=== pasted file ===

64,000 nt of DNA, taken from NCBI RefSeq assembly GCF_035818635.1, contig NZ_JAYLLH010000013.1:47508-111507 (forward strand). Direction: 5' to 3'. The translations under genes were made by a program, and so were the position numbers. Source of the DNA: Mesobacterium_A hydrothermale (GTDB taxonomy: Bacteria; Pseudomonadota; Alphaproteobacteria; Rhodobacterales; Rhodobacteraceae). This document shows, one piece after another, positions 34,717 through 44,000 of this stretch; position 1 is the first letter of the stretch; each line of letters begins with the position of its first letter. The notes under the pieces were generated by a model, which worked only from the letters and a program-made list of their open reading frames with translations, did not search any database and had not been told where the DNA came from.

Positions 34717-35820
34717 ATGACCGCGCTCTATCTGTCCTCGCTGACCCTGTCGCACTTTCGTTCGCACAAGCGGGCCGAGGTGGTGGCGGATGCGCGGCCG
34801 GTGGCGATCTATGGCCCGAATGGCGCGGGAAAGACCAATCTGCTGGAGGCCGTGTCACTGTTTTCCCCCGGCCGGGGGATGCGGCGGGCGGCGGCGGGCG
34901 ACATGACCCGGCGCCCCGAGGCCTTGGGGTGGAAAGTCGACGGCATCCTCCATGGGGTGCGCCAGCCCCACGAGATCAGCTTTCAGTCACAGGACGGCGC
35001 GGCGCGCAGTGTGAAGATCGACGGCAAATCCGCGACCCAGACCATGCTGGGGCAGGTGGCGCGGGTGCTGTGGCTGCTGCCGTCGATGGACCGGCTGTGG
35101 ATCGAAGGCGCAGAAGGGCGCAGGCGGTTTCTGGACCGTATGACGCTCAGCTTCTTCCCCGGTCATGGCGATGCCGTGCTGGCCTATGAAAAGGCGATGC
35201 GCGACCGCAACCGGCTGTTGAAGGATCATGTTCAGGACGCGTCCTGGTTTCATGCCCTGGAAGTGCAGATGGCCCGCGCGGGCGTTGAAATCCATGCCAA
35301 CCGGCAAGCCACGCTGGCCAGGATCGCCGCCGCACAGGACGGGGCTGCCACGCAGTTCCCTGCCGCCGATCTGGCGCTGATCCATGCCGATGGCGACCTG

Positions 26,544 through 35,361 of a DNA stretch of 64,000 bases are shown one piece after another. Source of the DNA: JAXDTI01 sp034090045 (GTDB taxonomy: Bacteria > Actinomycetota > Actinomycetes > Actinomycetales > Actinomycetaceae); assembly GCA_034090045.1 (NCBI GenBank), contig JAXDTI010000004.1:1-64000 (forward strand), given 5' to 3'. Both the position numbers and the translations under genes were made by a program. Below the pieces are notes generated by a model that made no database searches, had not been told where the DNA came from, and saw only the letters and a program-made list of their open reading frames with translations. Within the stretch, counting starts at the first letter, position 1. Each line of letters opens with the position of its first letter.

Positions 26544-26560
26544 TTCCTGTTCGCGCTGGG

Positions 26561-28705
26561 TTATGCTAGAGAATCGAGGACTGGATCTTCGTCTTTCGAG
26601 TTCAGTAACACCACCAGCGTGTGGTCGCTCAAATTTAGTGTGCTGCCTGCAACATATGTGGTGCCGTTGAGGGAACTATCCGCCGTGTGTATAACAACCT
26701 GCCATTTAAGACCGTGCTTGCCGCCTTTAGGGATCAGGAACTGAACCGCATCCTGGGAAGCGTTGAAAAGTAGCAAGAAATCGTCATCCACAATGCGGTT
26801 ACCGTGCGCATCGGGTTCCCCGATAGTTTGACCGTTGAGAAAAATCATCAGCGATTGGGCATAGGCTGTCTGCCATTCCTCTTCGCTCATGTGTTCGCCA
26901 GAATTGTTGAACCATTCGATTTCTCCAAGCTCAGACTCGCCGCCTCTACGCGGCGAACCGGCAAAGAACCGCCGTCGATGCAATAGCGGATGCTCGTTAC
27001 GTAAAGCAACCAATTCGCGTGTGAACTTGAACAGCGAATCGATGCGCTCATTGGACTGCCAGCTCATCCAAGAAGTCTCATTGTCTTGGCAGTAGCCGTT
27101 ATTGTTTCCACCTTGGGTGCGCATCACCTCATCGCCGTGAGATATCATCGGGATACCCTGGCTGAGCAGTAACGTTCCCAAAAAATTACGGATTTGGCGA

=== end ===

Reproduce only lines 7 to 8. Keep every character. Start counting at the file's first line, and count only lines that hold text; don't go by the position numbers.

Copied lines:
35101 ATCGAAGGCGCAGAAGGGCGCAGGCGGTTTCTGGACCGTATGACGCTCAGCTTCTTCCCCGGTCATGGCGATGCCGTGCTGGCCTATGAAAAGGCGATGC
35201 GCGACCGCAACCGGCTGTTGAAGGATCATGTTCAGGACGCGTCCTGGTTTCATGCCCTGGAAGTGCAGATGGCCCGCGCGGGCGTTGAAATCCATGCCAA